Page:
The profession is in dire need of new analytical structures

Martin Feldstein, former Reagan CEA Chair, former president of the NBER and Harvard professor had this to say recently:

CAMBRIDGE – The United States Federal Reserve’s recent announcement that it will extend its “Operation Twist” by buying an additional $267 billion of long-term Treasury bonds over the next six months – to reach a total of $667 billion this year – had virtually no impact on either interest rates or equity prices. The market’s lack of response was an important indicator that monetary easing is no longer a useful tool for increasing economic activity.

(Illustration by John Overmyer)

The Fed has repeatedly said that it will do whatever it can to stimulate growth. This led to a plan to keep short-term interest rates near zero until late 2014, as well as to massive quantitative easing, followed by Operation Twist, in which the Fed substitutes short-term Treasuries for long-term bonds.

These policies did succeed in lowering long-term interest rates. The yield on ten-year Treasuries is now 1.6%, down from 3.4% at the start of 2011. Although it is difficult to know how much of this decline reflected higher demand for Treasury bonds from risk-averse global investors, the Fed’s policies undoubtedly deserve some of the credit. The lower long-term interest rates contributed to the small 4% rise in the S&P 500 share-price index over the same period.

The correct view:

1)      The markets lack of response was an important indicator that there´s been NO monetary easing.

2)      Exactly because they succeeded in lowering long-term interest rates, the policies are perceived as innocuous.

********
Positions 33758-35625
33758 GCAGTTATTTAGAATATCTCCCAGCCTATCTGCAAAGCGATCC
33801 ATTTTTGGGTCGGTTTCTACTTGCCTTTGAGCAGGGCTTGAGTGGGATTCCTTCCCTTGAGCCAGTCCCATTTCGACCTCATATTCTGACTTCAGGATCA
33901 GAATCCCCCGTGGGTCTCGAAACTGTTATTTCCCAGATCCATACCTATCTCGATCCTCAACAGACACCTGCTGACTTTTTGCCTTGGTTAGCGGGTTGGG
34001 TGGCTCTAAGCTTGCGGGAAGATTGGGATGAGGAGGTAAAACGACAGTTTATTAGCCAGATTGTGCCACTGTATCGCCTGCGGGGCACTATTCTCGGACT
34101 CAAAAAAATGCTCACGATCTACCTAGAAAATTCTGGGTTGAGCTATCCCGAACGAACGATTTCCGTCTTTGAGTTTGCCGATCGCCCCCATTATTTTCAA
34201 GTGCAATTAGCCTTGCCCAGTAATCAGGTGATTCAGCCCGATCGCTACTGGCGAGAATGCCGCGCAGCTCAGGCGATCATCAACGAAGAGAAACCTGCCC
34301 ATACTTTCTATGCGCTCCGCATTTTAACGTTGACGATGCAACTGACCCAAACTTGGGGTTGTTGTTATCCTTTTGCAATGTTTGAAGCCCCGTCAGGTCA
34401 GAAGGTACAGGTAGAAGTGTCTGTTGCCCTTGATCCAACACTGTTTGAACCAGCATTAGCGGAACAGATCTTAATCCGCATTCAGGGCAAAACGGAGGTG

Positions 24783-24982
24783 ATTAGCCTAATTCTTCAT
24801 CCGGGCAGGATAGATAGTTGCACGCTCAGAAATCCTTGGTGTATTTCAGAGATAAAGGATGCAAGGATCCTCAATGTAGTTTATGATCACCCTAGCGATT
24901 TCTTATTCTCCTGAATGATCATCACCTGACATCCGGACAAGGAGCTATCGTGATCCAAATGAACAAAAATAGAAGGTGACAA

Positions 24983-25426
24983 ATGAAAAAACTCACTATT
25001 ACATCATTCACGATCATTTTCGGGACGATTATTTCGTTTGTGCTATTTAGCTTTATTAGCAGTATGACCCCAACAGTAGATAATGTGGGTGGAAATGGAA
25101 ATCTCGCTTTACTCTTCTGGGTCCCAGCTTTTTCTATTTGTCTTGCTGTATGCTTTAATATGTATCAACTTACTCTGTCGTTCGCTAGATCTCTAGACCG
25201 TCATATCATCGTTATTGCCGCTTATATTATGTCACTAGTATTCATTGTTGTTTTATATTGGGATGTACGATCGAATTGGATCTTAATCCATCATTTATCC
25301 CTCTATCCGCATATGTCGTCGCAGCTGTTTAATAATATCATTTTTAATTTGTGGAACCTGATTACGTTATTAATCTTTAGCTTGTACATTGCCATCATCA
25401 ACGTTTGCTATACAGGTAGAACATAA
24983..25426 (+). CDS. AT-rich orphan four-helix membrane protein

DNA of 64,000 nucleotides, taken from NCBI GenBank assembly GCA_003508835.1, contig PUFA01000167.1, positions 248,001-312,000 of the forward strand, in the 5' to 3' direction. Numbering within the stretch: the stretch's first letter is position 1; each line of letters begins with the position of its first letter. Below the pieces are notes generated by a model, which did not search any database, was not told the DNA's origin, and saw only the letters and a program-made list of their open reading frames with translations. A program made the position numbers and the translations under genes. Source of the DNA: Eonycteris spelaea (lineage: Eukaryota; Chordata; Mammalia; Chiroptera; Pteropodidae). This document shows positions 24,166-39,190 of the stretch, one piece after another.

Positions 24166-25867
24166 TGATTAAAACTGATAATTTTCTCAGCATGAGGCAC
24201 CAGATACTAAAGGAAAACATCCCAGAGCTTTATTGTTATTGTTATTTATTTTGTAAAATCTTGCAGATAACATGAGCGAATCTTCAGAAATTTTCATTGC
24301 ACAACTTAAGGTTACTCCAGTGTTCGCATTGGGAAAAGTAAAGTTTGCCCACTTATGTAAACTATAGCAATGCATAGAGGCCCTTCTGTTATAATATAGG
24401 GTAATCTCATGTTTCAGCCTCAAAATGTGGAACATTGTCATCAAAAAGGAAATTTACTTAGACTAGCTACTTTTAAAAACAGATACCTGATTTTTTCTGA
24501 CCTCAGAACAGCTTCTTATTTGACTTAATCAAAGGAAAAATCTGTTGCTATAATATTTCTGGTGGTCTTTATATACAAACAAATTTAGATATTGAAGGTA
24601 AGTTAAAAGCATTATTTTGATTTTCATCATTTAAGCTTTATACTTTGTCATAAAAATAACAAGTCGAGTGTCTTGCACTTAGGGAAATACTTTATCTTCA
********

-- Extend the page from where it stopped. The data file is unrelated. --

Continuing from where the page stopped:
5 thoughts on “The profession is in dire need of new analytical structures

  1. Yes, sometimes when I see some of these pronouncements by academic economists, I wonder if they have ever paid attention to the way real financial markets have acted over the past few years!

  2. Or, the Fed flew out on its latest reconnaissance mission in a perfectly good plane, but subsequently missed the target because the photographer’s camera was malfunctioning.

  3. Let’s see: Your baseball team is losing every game as it never scores any runs, and loses by about 4-0 every game.

    So you hire one good hitter, and you start losing by 4-1.

    You conclude that scoring runs is not the problem (you are still losing), and you don’t need more hitters. (Apologies to soccer/football fans!)

  4. “The market’s lack of response was an important indicator that monetary easing is no longer a useful tool for increasing economic activity.”

    Hmmm, the Fed does exactly what the market was expecting it to do, and the market yawned. How is “meeting expectations” an indicator of anything, and what is wrong with all the Harvard people?

  5. Pingback: An Unforeseen Effect of Global Warming? « Uneasy Money

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